The choice to wander.
I believe in free will – the ability to choose my own path and the power to create my own future. However, I am not free-spirited. I only take very carefully calculated risks. I am a planner. I am a control freak. I thrive in a predictable routine. In exercising my right to free will, I have thus far made choices that lead toward stability and comfort.
While backpacking through Sicily in the fall of 2003, I met a fellow traveller who had been on the road for years. He worked at hostels in exchange for a free place to stay and found some oddball jobs to earn a modest amount of money. He stayed in one city or country until he had the desire and the means to get to his next destination. And he had been everywhere. I was inspired.
However, the downside of booking a roundtrip flight is that your traveling adventures come to an end. At 20, I didn’t yet have the strength or confidence to roam the world without a “plan.” I returned to the States to go back to school. While my 90-day backpacking adventure opened my eyes to the world, it was a superficial “taste” of 8 different countries. I desperately craved an experience that would connect me with a culture and a people. I chose Italy and prepared to spend a semester in Rome.
In the fall of 2006, I learned the beauty of Dolce Far Niente – the sweetness of doing nothing. This Type-A, oldest child, To-Do List queen found that life is more about living in the moment, sipping a cappuccino on a piazza, than it is about working hard to be able to afford the bigger house, the faster car, or the designer clothes. This incredible discovery did have a downside – in an effort to cherish the moment, I found myself eating gelato three times a day and consequently gained 20 lbs.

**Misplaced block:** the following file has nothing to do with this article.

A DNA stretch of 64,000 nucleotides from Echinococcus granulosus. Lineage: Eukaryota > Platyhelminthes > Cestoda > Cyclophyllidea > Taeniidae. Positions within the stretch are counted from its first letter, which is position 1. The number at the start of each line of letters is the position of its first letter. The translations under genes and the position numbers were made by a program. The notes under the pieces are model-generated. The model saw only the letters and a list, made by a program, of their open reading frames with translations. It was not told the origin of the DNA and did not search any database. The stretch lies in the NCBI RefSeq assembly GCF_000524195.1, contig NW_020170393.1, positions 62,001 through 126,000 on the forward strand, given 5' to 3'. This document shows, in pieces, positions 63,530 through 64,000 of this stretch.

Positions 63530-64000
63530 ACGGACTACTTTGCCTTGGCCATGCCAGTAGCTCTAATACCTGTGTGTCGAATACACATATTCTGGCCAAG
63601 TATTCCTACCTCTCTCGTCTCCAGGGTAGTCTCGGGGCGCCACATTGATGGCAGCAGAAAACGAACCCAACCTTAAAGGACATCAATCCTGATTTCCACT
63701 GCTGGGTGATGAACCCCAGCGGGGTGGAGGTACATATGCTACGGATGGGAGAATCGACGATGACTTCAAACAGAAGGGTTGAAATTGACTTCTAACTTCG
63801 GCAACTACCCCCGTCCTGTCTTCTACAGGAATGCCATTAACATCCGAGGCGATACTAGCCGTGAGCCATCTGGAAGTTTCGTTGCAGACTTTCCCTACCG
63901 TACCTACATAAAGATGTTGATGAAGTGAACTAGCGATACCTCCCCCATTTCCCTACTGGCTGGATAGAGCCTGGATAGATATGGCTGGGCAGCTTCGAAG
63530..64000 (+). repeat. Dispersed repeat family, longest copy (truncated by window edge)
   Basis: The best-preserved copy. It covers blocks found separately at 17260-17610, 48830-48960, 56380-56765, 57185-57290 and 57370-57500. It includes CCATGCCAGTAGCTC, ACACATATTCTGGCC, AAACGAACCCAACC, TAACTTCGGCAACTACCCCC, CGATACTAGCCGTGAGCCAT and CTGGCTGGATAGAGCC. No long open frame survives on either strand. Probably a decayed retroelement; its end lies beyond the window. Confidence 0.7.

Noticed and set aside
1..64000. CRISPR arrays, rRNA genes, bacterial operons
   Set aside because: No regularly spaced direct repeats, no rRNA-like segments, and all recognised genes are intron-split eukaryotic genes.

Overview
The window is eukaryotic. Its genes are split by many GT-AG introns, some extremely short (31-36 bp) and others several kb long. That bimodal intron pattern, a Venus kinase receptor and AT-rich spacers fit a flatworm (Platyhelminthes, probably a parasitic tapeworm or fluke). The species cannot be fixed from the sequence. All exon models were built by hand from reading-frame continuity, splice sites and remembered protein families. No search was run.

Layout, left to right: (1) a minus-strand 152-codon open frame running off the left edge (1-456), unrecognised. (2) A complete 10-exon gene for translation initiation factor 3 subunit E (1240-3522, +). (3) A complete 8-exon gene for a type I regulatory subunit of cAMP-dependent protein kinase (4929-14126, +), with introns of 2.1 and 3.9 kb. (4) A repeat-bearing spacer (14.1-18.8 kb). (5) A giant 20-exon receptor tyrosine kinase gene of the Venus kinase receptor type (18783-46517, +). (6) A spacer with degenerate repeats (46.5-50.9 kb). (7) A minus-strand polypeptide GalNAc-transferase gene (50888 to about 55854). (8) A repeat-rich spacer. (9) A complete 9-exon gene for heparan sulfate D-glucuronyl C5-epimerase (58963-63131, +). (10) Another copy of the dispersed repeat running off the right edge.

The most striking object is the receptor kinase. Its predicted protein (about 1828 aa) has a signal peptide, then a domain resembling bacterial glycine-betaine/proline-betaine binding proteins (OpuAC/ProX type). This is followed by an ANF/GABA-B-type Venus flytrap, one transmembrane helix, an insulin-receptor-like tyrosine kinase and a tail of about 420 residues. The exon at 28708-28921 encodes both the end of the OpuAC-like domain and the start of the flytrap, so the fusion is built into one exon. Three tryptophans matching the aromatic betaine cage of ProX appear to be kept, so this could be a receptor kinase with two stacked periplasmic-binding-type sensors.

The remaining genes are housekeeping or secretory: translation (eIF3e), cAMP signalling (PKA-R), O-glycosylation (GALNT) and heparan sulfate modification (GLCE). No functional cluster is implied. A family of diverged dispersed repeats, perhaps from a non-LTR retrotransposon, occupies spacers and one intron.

On December 16, 2006, after a semester of bliss (and a love affair with Pasta), I reluctantly boarded a plane to return home and finish my degree. Curse the roundtrip flight. At 23, I was starting to feel the pressure to grow up (whatever that means). I was now 2 years behind my peers, and it was time to get serious about getting a degree and a job. But deep down I was paralyzed by a fear that I would lose myself in the transition back to American life. I nearly did.
In the past four years, I have grown up. I have worked hard, lived fully, and loved deeply. I used the majority of my PTO to get back abroad, even if only for one week at a time. I attempted to cook a Thanksgiving dinner in Rome, I spent 10 days tromping through the rain forests of Costa Rica, and I was in Madrid the night Spain won the World Cup. I thought I could be happy traveling the way most people travel, with travel being a short detour in my “big picture.” But I was left wanting more.
On December 11, 2010, I made a decision that enabled me to finally do what I’ve been longing to do since 2003: wander. My journey would pick up where I left off four years ago – in Rome – but this time I would book a one-way flight. No plan, no itinerary, no return date. The decision was not an easy one; it meant that I had to sacrifice the home and the life that I had started to build. Luckily, those who know me best and love me most have fully supported this decision, and for that I am forever in your debt. Thank you for letting me go.